Turkey says may launch ground operation into Iraq
Iran Press TV
Tue Oct 25, 2016 2:30PM
Turkish Foreign Minister Mevlut Cavusoglu has once again ignored calls for the withdrawal of Turkish troops from Iraq, saying Ankara will consider all military options "including ground operations" if security in the Arab country deteriorates.
Cavusoglu said on Tuesday that it would be a "natural right" for Turkey to use its military power to quell threats from the Daesh Takfiri terrorists and Kurdish militants in Iraq, saying Ankara could replicate a decision in Syria and send troops into Iraq to repel potential threats.
"If there is a threat posed to Turkey, we are ready to use all our resources including a ground operation... to eliminate that threat," said Cavusoglu, adding, "If the threat to us increases (there), we can deal with them using our rights under international law and our strength including a ground operation."
Turkey has faced unprecedented criticism for its deployment of a contingent of troops to a camp in northern Iraq as the Arab country gears up for the liberation of the city of Mosul from Daesh. Ankara has ignored Baghdad's calls for a pull-out, saying it deems the presence necessary in light of the security situation in the south.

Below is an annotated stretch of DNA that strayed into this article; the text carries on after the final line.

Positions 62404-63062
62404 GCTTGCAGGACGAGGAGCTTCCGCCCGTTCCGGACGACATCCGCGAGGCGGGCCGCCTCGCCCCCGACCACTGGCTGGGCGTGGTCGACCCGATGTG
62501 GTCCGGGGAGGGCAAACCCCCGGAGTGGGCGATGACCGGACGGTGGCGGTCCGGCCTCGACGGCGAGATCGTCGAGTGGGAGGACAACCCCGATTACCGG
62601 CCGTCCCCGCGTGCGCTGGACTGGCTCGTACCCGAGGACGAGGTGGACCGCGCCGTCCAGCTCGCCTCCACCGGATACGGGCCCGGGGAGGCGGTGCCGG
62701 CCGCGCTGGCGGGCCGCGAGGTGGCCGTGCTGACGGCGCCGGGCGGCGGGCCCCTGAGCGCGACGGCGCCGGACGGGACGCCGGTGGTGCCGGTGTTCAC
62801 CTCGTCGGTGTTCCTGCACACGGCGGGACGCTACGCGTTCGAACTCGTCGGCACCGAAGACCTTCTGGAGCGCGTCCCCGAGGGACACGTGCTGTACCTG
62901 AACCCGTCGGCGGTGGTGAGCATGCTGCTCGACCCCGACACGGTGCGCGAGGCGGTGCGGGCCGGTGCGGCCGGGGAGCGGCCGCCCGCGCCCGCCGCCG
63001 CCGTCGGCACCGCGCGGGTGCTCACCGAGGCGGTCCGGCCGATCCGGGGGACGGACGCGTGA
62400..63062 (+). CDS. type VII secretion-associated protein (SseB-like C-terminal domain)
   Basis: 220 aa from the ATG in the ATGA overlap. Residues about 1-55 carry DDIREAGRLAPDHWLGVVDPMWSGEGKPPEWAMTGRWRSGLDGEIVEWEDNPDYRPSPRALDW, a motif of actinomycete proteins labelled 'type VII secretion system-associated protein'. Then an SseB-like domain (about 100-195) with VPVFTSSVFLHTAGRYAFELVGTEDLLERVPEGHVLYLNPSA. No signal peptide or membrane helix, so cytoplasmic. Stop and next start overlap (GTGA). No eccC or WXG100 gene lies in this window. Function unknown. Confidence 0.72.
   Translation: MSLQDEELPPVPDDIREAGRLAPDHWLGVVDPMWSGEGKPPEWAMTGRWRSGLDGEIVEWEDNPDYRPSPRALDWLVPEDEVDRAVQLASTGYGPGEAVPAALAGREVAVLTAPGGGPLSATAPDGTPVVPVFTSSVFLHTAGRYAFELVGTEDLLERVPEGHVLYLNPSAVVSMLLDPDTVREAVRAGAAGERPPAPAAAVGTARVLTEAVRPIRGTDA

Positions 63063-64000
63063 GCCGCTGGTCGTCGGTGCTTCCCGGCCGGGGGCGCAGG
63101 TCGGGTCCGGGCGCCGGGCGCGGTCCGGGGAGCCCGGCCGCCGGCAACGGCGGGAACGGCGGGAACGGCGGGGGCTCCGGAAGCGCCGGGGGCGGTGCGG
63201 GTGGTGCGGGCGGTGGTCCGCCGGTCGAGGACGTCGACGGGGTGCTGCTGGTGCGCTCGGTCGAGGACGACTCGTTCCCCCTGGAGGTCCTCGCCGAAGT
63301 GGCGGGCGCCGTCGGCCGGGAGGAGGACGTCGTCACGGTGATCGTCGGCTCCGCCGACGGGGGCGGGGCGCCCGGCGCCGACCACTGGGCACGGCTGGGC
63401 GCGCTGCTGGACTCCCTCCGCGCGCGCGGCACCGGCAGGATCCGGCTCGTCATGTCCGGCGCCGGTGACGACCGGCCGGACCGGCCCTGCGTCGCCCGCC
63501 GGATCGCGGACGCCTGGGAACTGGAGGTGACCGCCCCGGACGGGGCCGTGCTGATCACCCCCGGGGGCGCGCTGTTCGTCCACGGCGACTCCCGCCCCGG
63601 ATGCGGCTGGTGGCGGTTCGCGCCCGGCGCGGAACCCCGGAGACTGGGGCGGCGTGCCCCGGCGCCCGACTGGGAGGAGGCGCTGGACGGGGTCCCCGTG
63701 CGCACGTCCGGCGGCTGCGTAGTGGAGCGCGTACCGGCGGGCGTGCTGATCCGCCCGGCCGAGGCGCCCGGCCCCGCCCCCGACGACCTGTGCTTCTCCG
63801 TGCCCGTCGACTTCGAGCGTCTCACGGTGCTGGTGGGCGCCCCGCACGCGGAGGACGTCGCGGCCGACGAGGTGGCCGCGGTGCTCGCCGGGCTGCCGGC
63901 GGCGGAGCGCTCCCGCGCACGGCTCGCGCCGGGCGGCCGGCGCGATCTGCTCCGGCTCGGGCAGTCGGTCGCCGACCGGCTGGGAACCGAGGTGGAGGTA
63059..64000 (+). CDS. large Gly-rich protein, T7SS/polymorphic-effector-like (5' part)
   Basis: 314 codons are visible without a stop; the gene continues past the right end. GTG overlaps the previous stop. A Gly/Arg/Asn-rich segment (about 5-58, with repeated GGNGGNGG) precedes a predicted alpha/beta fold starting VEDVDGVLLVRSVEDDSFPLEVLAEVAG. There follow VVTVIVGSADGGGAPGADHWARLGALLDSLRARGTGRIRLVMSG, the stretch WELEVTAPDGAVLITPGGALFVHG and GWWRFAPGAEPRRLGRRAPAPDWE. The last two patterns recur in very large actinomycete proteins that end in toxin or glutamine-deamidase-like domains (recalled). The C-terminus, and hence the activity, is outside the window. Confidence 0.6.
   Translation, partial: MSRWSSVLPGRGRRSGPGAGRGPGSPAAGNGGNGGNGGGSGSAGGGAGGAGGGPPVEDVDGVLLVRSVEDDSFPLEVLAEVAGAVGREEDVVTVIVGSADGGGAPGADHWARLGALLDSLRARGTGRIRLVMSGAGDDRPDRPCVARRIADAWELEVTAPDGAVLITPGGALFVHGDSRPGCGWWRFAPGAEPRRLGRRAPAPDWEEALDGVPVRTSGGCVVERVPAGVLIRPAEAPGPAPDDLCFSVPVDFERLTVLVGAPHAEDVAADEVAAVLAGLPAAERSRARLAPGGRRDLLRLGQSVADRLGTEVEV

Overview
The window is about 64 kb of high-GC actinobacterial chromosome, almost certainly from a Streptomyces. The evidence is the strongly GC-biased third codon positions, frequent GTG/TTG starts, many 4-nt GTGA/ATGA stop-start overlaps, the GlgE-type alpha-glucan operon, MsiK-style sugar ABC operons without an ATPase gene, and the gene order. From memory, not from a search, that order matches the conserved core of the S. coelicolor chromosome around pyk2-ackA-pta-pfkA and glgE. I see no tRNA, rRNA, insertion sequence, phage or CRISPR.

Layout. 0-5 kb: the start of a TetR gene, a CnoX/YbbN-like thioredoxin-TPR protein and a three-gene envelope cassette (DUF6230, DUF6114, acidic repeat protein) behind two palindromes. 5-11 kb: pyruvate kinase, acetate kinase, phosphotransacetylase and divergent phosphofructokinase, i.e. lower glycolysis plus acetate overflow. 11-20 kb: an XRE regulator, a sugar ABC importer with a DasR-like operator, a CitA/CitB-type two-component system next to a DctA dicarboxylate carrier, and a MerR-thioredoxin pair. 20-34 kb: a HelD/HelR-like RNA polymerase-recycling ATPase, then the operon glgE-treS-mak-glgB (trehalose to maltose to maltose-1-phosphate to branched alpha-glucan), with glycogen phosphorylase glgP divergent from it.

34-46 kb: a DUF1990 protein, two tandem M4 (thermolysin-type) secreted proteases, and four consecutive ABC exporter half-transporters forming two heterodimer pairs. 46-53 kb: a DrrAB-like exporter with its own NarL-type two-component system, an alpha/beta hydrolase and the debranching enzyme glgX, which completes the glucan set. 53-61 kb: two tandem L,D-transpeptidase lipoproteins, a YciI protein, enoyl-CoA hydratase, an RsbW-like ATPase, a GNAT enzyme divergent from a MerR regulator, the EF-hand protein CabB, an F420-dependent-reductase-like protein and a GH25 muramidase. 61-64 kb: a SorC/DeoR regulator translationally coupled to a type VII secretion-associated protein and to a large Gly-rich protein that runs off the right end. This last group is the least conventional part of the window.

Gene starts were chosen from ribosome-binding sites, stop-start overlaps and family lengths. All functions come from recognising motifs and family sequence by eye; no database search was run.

Turkey is also involved in a similar military intervention in the north of Syria, despite massive criticism by Damascus that the action violates its sovereignty.
The expanding military drive into Iraq and Syria comes amid Turkey's heavy-handed crackdown on militants of the Kurdistan Workers' Party (PKK) in the country's southeast. The government has justified the Syria action by saying that Kurdish militants fighting Daesh in northern Syria are tied to the PKK.
Ankara says it has managed to clear an area of 1,000 square kilometers along its borders inside Syria over the past two months and that the operation will continue to create a 5,000-square-kilometer safe zone in the Arab country. Turkish-backed militants have recaptured two cities of Jarablus and Dabiq from Daesh during the two-month offensive.
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